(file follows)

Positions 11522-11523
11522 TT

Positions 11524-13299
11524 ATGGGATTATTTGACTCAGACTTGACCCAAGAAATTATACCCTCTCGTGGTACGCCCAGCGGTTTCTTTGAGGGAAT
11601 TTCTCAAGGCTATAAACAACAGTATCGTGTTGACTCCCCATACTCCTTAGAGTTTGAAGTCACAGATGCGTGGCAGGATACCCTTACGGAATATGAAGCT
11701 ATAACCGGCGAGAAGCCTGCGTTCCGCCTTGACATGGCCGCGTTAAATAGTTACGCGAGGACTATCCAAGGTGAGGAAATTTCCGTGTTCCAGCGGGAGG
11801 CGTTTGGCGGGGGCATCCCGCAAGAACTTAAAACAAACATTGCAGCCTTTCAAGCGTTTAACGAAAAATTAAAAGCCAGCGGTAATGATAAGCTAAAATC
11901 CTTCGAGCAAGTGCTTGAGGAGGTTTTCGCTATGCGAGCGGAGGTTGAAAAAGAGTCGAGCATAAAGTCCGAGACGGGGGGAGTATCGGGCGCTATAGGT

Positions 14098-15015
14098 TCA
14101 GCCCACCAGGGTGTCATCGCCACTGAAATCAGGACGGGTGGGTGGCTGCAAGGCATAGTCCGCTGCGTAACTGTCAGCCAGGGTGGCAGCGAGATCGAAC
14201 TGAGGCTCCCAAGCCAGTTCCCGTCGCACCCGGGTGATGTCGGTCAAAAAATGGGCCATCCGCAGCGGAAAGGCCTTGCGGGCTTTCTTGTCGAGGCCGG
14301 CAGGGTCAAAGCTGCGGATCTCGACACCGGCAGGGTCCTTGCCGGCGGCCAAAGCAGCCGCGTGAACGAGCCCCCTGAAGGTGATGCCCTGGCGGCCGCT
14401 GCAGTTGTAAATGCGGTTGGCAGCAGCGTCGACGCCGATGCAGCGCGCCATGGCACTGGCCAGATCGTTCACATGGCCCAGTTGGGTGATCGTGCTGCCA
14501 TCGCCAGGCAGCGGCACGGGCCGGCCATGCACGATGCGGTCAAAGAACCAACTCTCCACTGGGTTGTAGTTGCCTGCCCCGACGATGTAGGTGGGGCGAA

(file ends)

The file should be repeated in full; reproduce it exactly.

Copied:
Positions 11522-11523
11522 TT

Positions 11524-13299
11524 ATGGGATTATTTGACTCAGACTTGACCCAAGAAATTATACCCTCTCGTGGTACGCCCAGCGGTTTCTTTGAGGGAAT
11601 TTCTCAAGGCTATAAACAACAGTATCGTGTTGACTCCCCATACTCCTTAGAGTTTGAAGTCACAGATGCGTGGCAGGATACCCTTACGGAATATGAAGCT
11701 ATAACCGGCGAGAAGCCTGCGTTCCGCCTTGACATGGCCGCGTTAAATAGTTACGCGAGGACTATCCAAGGTGAGGAAATTTCCGTGTTCCAGCGGGAGG
11801 CGTTTGGCGGGGGCATCCCGCAAGAACTTAAAACAAACATTGCAGCCTTTCAAGCGTTTAACGAAAAATTAAAAGCCAGCGGTAATGATAAGCTAAAATC
11901 CTTCGAGCAAGTGCTTGAGGAGGTTTTCGCTATGCGAGCGGAGGTTGAAAAAGAGTCGAGCATAAAGTCCGAGACGGGGGGAGTATCGGGCGCTATAGGT

Positions 14098-15015
14098 TCA
14101 GCCCACCAGGGTGTCATCGCCACTGAAATCAGGACGGGTGGGTGGCTGCAAGGCATAGTCCGCTGCGTAACTGTCAGCCAGGGTGGCAGCGAGATCGAAC
14201 TGAGGCTCCCAAGCCAGTTCCCGTCGCACCCGGGTGATGTCGGTCAAAAAATGGGCCATCCGCAGCGGAAAGGCCTTGCGGGCTTTCTTGTCGAGGCCGG
14301 CAGGGTCAAAGCTGCGGATCTCGACACCGGCAGGGTCCTTGCCGGCGGCCAAAGCAGCCGCGTGAACGAGCCCCCTGAAGGTGATGCCCTGGCGGCCGCT
14401 GCAGTTGTAAATGCGGTTGGCAGCAGCGTCGACGCCGATGCAGCGCGCCATGGCACTGGCCAGATCGTTCACATGGCCCAGTTGGGTGATCGTGCTGCCA
14501 TCGCCAGGCAGCGGCACGGGCCGGCCATGCACGATGCGGTCAAAGAACCAACTCTCCACTGGGTTGTAGTTGCCTGCCCCGACGATGTAGGTGGGGCGAA